Dexmet Expanded Metals Mentioned as Cost-Reduction Solution for Tesla Batteries
As Tesla tries to introduce their electric supercars to a broader market, they will need to reduce the cost of their batteries. In this post, titled "Tesla Motors Inc Needs Significant Cost Reductions on Batteries (TSLA)", Victor Alagbe, writing for learnbonds.com, shares his belief that Dexmet expanded metals could be a cost-reduction solution.
Tesla Motors Inc (NASDAQ:TSLA) needs to reduce the cost of batteries if it wants to sell the Model 3 for a price that is affordable for the masses. Tesla will begin taking pre-orders for the Model 3 on March 31 as part of a grand plan to take EVs to the mainstream market. Tesla’s Model 3 is an affordable EV priced at $35,000 before tax incentives and it preorder requires a $1,000 deposit. The car will be a sedan, about 20% smaller in size than the Model S and it will have a mileage of at least 200 miles on a single charge. The firm has been tight-lipped about what to expect from the Model 3 but we have enough hints, leaks and rumors to paint a fairly- accurate picture of the Model 3.
At the heart of Tesla’s plan to build an affordable EV to jumpstart the widespread adoption of electric vehicles in its ongoing Gigafactory project in Nevada. Tesla needs to have a functional Gigafactory in order to start 2017 deliveries of the Model 3 and for the firm to reach its target of delivering 500,000 cars by 2020. This piece seeks to explore the advances being made in battery technology, how they could reduce the costs of EVs, and how Tesla could adopt these advances in battery technology to cement its lead in the electric vehicle market.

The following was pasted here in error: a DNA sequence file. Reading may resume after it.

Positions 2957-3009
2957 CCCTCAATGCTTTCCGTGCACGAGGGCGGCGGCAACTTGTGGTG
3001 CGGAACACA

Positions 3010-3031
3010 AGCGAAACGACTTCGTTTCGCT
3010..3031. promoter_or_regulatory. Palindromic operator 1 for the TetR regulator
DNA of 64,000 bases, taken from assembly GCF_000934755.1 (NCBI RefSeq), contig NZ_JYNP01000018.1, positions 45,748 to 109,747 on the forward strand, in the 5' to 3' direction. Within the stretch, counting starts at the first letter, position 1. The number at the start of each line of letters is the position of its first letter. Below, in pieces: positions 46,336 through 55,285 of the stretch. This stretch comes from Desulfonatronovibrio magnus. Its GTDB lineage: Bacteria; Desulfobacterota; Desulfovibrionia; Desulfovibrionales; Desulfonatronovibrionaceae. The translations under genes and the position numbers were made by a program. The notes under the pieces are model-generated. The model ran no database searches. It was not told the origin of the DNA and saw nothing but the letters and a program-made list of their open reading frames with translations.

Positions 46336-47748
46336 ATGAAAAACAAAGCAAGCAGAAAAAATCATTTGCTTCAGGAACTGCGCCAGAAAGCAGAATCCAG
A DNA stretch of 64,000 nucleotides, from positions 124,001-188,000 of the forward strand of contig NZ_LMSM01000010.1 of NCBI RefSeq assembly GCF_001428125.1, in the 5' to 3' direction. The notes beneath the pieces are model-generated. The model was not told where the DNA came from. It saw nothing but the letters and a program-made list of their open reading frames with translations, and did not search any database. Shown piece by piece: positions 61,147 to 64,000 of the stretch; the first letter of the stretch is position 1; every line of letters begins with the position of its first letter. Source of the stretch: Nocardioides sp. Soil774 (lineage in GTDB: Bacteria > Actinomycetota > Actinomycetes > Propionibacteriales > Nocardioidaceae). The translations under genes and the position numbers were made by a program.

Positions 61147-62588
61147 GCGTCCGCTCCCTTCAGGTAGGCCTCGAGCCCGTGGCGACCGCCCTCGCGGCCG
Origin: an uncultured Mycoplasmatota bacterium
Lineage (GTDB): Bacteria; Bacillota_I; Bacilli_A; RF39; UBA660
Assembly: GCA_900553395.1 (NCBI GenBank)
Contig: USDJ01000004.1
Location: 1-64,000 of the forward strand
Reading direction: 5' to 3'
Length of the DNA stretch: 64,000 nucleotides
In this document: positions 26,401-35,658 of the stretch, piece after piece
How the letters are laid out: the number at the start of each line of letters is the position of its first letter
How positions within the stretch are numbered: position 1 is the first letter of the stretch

The challenge of balancing performance with costs on batteries
Electric Vehicles are currently seen as “expensive” because they currently cater to the elite market of early-adopters who can afford to pay a premium for the cars. For instance, the Model s starts at $85,000 and it has an MRSP of $105,000 and the Model X has a base price of $80,000 but its price can easily run up to $125,000. Other automakers such as Daimler AG, Audi, and Porsche are also showing interest in making EVs and there is little doubt that their cars will cater for the premium luxury market.
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It is worthy of note that General Motors has unveiled the Chevy Bolt to cater to the mass-market for electric vehicles. The Chevy Bolt is designed to rival the Model 3 from Tesla and it would be interesting to see how the two mass market EVs will fare in the market when they hit the roads by 2017.
Batteries are probably the most expensive components of electric vehicles and the cost of EVs can be significantly reduced if battery costs are reduced. However, until the effects of Moore’s law catch up with battery technology, EV firms and consumers must find ways to bear the cost of research and development on batteries powerful yet small enough to fit into the design of current electric cars.
One of the biggest challenges facing Tesla Motors and other makers of electric cars is how to increase the energy density of batteries without reducing its lifespan. The energy density of a battery loosely refers to the amount of power it could hold on a single charge and the lifespan of the battery refers to the number of charge cycles it can hold before its starts to lose its capacity.
The problem is that an increase in the energy density of a battery often shortens its lifespan – the solution for building batteries with larger energy densities is to build bigger batteries and bigger batteries are impractical for electric cars.
In June 2015, news broke that Tesla Motors (NASDAQ:TSLA) has signed a deal with Li-Ion genius from Dalhousie University in Nova Scotia. Tesla signed a 5-year deal on an exclusive partnership with Dr. Jeff Dahn who has been studying rechargeable batteries since 1978 – Dr. Dahn is considered an authority on lithium-ion batteries. Dahn is reportedly working on finding ways to reduce the cost of batteries and on finding ways to increase the energy density and lifespan of batteries.